Calcium Pyrophosphate Deposition Disease (CPDD) is defined as a type of arthritis where calcium pyrophosphate dehydrate are deposited within the joint capsule and in the surrounding tissues. This results in destruction of the hyaline cartilage, articular cartilage and fibrocartilage causing a severe form of arthritis and joint deformity. CPDD arthritis, for a long time, has been used interchangeably with gout arthritis. The two conditions are however different.
Causes of Calcium Pyrophosphate Deposition Disease (CPDD)
There is no known cause for CPDD. Studies have found close relationships between certain factors that render an individual susceptible to CPDD. The factors can be categorized into:
- Primary risk factors include:
- Age > 50 years
- Gene mutation in ANKH and COL (responsible for crystal-induced arthritis)
- Women > men
- Secondary risk factors Include:
- Any age <50 years
- Existing metabolic disease e.g. hypothyroidism, hemochromatosis
Symptoms of CPPD
CPDD is characterized mainly by chronic arthritis lasting >12 weeks and gout-like arthritis. It can affect any joint in the body, but the wrist joint, the knee joint and the hip joint are the most common sites of CPPD arthritis.
McCarty classifies the symptoms of CPDD arthritis into 5 major syndromes:
- Asymptomatic arthritis: clinically, there are no symptoms of arthritis. On radiologic imaging, degenerative changes in the joint caps are visualized. In this syndrome of arthritis, established and treating the cause is important in preventing the development of symptoms of arthritis.
- Acute Pseudogout arthritis: makes up 25% of all CPDD cases. Commonly affects one joint (monoarticular arthritis) but can occasionally involve more than one joint (polyarticular arthritis). Complaints such as acute, intense pain with localized swelling in the joint region are common. The joint is also warm, tender to touch and on further evaluation, there’s presence of accumulating fluid in the joint capsule.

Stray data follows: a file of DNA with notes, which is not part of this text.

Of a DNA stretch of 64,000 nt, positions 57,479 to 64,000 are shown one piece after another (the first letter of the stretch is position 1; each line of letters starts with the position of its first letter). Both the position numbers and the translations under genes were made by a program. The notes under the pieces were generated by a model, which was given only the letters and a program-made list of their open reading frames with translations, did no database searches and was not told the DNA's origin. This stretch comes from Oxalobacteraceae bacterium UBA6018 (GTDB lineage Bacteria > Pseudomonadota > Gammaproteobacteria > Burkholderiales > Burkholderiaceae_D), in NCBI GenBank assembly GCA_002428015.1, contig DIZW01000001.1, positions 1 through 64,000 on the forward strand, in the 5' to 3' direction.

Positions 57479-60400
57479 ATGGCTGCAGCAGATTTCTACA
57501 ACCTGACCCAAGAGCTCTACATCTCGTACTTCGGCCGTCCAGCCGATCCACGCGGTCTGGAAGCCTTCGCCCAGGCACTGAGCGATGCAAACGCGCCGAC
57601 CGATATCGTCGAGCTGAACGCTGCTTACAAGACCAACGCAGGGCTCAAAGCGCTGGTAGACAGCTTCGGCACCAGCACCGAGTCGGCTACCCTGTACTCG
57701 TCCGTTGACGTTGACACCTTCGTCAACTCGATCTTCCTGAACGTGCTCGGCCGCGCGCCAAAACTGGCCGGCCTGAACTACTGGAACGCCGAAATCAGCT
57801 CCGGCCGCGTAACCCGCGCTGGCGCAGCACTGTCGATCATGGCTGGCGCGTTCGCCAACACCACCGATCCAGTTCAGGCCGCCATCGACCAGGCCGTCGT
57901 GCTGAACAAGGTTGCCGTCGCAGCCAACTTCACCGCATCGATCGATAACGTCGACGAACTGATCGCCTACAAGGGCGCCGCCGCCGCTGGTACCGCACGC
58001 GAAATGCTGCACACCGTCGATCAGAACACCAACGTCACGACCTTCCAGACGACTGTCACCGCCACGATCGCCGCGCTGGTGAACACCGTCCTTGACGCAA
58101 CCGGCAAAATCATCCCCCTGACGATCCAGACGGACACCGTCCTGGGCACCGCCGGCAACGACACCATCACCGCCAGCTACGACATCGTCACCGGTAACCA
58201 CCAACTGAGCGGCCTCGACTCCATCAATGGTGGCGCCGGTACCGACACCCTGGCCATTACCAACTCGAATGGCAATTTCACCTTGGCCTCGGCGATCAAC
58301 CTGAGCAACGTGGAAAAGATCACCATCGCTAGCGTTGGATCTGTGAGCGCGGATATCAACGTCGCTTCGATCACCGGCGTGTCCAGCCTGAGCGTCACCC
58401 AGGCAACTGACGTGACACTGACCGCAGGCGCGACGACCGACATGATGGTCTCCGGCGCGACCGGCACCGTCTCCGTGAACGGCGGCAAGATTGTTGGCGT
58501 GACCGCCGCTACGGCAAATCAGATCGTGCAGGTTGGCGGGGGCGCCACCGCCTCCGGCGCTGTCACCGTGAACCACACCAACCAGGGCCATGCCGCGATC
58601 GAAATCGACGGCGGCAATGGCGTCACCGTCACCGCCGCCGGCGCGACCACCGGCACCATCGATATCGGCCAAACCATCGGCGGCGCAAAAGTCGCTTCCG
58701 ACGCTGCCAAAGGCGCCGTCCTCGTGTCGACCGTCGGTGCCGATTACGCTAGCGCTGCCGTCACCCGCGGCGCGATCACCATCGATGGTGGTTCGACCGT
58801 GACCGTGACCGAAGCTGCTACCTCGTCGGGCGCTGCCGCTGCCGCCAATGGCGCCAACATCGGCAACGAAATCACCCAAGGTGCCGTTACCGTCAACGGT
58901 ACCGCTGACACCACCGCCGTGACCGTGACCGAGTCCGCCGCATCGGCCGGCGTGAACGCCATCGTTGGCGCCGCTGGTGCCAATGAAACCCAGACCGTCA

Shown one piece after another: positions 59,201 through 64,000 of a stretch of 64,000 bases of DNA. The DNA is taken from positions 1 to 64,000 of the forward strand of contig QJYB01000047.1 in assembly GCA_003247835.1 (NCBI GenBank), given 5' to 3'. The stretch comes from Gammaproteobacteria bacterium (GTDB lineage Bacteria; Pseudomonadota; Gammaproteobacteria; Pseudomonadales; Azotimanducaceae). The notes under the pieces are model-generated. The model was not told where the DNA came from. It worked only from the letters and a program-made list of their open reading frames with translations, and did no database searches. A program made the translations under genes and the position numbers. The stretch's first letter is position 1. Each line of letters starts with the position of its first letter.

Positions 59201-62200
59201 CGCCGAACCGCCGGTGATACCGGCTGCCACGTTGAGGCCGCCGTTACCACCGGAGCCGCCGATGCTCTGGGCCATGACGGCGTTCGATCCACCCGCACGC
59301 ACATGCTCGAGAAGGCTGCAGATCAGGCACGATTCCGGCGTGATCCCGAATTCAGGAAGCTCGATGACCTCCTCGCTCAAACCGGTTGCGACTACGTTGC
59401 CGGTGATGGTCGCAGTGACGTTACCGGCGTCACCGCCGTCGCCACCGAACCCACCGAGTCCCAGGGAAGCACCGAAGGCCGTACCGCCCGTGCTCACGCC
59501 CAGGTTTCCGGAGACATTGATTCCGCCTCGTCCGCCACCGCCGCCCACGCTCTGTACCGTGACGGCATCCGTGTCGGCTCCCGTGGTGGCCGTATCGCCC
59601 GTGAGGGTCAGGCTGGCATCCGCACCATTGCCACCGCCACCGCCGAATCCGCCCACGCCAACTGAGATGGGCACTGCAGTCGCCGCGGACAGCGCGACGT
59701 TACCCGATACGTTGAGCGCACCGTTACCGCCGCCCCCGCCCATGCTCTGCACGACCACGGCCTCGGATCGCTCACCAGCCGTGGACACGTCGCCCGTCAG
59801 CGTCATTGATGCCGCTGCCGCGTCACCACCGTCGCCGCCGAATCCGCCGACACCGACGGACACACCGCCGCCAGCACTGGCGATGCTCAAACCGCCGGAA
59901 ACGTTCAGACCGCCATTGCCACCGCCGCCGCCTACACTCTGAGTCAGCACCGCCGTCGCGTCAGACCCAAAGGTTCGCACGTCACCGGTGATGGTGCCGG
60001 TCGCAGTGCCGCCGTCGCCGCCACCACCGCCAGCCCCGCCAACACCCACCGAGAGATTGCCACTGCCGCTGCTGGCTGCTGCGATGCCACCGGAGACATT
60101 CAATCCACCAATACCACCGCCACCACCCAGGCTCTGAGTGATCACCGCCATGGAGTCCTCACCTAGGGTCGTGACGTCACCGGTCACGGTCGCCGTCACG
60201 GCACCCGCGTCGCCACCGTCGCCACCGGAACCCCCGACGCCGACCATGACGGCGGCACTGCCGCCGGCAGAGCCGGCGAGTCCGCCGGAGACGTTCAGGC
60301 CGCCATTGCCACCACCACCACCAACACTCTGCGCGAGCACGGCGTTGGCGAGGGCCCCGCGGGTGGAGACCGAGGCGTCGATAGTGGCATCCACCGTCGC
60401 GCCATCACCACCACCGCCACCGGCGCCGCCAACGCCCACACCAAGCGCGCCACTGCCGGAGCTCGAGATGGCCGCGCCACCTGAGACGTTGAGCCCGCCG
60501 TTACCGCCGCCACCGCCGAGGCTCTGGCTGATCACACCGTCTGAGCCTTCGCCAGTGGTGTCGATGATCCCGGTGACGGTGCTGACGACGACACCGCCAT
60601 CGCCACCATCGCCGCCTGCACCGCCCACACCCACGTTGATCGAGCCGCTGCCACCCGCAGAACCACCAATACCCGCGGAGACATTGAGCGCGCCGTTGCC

- Pseudo-osteoarthritis: is 50% of all CPDD cases. Mainly affects the wrist, elbow, shoulder and knee joints. Spinal joints are not spared. It is often asymmetrical. It specifically causes intense pain in the finger joints severe enough to disable a person from engaging in simple tasks such as holding a glass to drink water.
- Pseudo-rheumatoid arthritis: 50% of CPDD cases exhibit this form of arthritis. The wrist and finger joints are commonly affected. It is classically a polyarticular form of arthritis that is symmetrical. Patients complain of marked morning stiffness lasting more than 30 minutes with some swelling in the affected joints.
- Pseudo-neuropathic arthritis: this accounts for less than 5% of CPDD cases. Very little is understood about this type of arthritis. It tends to be monoarticular, affecting mainly the knee joint. The pain is sharp and intense. Joint mobility is severely compromised causing serious disability in the individual. It is common after the 5th decade of life.
Treatment of AODS
Treatment of CPDD
CPDD is tailored towards reducing symptoms and slowing or terminating the progression of joint destruction. Dr. Burke, a certified board orthopedic surgeon, offers the following treatment plans depending on the clinical manifestations of CPDD arthritis:
- NSAIDs – oral or injections
- Steroids – oral or local intra-articular injections
- Joint aspiration
- Joint replacement